On March 24, 2015 the U.S. Geological Survey (USGS) published a news release reporting on a new study showing that exposure to bisphenol A (BPA, CAS 80-05-7) or the synthetic estrogen ethinyl estradiol (EE2, CAS 57-63-6) affects reproduction in future generations of fish. In the study, published in the peer-reviewed journal Scientific Reports, researchers from the USGS and the University of Missouri, U.S. exposed Japanese rice fish, or Medaka, to BPA and EE2 for one week during embryonic development. Subsequent generations were not exposed. The findings show a 30% decrease in the fertilization rate of fish two generations after exposure and a 20% reduction after three generations. The results clearly demonstrate that even though endocrine disrupting chemicals (EDCs) may not affect the life of the exposed fish, it may negatively affect future generations, said the study’s first author Ramji Bhandari. The study examined effects of BPA and EE2 at concentrations not expected to be found in most environmental situations. However, EDCs can have effects at low doses. Therefore, concerns remain that adverse reproductive effects can be passed to future generations even at lower levels than tested.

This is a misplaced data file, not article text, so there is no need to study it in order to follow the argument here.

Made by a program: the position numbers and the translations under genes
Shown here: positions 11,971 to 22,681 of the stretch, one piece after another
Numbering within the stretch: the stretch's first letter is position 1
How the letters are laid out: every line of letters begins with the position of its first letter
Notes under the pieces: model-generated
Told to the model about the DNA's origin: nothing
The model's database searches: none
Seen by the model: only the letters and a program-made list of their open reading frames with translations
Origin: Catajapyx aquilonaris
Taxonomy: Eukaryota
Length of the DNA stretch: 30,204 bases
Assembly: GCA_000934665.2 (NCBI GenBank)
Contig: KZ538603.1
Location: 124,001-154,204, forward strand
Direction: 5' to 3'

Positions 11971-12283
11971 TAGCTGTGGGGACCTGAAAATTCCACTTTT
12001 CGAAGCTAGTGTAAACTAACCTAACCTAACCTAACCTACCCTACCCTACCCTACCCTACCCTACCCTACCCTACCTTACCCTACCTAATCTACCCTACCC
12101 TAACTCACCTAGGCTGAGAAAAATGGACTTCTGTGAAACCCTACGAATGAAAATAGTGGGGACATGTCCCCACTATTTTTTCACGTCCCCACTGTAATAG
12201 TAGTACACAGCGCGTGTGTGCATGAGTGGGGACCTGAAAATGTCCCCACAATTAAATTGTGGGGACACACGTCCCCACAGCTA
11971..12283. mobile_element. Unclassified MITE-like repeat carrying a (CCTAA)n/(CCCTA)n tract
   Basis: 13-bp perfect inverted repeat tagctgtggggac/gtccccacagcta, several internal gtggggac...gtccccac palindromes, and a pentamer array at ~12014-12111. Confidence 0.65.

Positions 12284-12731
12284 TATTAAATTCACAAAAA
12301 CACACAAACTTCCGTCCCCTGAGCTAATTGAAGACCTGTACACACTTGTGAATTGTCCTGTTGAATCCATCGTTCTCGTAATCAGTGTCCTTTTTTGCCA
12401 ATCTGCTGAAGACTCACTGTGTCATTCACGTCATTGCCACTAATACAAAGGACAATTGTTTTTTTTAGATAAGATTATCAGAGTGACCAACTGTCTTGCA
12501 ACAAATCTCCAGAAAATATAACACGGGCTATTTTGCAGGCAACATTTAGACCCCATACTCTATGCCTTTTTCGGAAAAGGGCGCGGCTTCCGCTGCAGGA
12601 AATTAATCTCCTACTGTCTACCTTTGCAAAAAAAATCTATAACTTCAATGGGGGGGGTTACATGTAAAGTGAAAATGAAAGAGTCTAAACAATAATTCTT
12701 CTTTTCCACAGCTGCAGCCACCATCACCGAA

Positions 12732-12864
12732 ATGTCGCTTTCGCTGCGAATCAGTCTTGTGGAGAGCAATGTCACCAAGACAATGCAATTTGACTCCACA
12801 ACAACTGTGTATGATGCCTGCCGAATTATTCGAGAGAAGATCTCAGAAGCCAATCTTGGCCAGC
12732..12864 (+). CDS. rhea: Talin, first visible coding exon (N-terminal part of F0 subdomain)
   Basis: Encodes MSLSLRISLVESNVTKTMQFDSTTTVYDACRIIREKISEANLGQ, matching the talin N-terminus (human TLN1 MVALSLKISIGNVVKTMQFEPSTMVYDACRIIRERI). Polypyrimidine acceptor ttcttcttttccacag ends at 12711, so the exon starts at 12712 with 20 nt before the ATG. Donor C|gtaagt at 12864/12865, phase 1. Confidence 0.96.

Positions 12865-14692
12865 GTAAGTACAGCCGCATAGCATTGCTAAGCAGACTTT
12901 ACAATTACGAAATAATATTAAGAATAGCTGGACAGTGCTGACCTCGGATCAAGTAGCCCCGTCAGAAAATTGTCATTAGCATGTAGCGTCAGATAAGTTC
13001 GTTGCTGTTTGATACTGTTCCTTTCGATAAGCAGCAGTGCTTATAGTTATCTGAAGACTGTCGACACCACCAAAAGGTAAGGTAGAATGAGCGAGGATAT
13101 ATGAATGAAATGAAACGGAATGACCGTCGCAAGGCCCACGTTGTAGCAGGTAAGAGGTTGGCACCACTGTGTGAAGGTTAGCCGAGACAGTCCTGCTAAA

USGS (March 24, 2015). “Laboratory study shows future generations of fish affected by endocrine disruptor exposure.”
Bhandari, R.K. et al. (2015). “Transgenerational effects from early developmental exposures to bisphenol A or 17α-ethinylestradiol in medaka, Oryzias latipes.” Scientific Reports 5: 9303.